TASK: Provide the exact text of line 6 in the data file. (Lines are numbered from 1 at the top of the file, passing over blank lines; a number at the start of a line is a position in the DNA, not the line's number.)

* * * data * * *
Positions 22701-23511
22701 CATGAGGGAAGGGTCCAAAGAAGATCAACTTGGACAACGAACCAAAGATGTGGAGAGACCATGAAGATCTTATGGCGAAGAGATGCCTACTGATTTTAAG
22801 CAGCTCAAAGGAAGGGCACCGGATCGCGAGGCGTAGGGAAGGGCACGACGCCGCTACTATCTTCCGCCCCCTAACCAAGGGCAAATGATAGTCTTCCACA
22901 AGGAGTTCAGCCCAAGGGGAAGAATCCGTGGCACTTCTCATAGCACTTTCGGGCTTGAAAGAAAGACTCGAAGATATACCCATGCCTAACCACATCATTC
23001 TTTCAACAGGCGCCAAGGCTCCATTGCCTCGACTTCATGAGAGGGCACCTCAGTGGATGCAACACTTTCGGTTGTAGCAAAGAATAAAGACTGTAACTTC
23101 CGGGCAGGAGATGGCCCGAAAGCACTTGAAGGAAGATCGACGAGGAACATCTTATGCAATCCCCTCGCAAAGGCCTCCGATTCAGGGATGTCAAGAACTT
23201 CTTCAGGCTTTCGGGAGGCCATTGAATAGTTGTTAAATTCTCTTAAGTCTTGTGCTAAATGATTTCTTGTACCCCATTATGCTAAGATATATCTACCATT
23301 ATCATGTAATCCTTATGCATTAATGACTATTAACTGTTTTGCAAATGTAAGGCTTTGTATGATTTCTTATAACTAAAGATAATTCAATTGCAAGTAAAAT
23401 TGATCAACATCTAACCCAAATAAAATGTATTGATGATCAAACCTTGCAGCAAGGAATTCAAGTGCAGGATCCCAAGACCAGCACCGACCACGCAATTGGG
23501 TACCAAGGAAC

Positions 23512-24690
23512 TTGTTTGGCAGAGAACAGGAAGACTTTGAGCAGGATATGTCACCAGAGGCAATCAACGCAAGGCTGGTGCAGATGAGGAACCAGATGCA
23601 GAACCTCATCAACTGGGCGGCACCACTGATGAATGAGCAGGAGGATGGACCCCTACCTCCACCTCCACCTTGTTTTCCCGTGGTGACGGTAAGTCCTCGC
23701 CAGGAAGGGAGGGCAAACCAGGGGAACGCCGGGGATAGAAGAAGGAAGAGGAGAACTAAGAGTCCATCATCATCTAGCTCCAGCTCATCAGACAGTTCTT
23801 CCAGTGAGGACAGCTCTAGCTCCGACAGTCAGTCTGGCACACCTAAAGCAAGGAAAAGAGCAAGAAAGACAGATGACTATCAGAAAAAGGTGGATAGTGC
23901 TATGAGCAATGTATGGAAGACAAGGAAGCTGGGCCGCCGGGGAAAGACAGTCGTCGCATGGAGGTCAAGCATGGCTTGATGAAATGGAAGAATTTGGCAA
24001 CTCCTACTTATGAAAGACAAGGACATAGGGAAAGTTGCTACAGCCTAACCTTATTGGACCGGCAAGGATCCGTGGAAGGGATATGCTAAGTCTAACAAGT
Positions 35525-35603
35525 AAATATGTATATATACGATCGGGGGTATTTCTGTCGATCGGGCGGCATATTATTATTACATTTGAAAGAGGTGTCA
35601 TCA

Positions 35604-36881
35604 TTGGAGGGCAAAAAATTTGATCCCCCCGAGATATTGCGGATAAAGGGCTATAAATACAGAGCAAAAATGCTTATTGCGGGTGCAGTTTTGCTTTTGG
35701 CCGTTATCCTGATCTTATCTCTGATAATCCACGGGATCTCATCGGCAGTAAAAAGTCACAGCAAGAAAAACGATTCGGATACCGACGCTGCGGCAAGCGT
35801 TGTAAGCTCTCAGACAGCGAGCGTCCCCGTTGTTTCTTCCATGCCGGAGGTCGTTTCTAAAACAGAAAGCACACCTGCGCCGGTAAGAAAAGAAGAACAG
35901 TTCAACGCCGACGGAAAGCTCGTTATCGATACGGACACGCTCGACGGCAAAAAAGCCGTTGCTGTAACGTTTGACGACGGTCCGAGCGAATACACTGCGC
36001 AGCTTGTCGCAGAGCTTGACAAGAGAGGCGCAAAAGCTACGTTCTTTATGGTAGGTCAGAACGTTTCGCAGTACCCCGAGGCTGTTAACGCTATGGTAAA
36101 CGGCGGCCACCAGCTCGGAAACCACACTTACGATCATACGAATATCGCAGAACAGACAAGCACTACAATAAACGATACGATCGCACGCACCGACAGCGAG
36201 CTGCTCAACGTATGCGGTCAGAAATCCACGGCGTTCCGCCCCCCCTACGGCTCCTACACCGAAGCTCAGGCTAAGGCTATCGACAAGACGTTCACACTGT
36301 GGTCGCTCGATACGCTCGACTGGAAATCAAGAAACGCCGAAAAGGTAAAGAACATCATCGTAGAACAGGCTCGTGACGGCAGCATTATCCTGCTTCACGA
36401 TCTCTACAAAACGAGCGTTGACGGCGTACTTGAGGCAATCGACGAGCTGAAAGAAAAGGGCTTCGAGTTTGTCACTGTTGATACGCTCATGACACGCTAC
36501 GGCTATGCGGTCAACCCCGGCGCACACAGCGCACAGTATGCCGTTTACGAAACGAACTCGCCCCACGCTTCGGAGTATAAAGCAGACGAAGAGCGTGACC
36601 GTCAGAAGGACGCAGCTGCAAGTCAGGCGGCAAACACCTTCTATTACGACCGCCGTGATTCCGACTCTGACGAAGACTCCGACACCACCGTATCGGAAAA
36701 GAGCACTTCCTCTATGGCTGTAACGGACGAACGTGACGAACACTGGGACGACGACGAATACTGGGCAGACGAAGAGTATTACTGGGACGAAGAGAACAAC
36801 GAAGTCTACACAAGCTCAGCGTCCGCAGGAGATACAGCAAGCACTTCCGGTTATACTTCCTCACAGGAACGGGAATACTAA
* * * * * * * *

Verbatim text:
23101 CGGGCAGGAGATGGCCCGAAAGCACTTGAAGGAAGATCGACGAGGAACATCTTATGCAATCCCCTCGCAAAGGCCTCCGATTCAGGGATGTCAAGAACTT